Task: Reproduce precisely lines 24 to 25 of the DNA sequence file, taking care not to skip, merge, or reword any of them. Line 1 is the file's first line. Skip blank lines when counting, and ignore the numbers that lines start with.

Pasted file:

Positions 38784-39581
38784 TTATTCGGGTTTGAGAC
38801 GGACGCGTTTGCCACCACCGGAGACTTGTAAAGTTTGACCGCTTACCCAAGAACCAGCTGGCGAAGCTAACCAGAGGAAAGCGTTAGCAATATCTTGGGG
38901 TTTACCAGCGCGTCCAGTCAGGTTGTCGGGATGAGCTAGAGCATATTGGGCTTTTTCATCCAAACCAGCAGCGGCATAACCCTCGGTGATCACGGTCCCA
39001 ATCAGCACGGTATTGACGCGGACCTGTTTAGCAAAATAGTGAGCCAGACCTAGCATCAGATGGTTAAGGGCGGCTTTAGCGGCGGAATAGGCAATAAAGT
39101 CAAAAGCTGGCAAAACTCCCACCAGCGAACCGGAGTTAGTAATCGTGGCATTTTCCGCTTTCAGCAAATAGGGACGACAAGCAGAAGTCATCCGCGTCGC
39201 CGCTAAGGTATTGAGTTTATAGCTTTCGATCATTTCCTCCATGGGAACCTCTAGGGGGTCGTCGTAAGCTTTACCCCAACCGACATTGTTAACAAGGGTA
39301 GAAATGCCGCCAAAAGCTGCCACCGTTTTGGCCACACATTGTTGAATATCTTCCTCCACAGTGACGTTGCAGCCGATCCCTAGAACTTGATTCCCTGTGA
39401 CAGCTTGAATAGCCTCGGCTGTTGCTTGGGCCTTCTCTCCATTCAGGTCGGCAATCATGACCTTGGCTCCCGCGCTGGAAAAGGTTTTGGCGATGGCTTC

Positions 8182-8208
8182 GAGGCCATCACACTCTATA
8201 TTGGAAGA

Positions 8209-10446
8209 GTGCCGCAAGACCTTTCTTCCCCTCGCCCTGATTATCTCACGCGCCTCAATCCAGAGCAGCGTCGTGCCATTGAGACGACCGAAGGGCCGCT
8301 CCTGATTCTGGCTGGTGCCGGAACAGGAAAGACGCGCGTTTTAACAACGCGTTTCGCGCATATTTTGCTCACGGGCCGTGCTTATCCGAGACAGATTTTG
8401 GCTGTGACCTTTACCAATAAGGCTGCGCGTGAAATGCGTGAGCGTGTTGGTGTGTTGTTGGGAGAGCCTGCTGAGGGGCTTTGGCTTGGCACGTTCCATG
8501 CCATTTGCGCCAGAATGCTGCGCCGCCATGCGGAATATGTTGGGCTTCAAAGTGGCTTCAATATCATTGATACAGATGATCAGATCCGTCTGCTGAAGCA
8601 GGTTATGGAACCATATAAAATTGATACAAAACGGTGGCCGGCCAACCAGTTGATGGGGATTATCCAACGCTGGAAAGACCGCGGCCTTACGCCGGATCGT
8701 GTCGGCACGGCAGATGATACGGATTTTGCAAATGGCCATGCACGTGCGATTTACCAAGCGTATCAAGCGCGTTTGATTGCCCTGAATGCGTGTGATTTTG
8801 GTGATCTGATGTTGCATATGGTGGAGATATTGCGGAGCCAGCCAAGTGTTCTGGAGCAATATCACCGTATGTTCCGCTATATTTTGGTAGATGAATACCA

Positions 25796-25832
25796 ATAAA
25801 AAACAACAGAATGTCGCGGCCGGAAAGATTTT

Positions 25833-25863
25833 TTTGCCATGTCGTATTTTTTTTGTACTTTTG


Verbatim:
Positions 25833-25863
25833 TTTGCCATGTCGTATTTTTTTTGTACTTTTG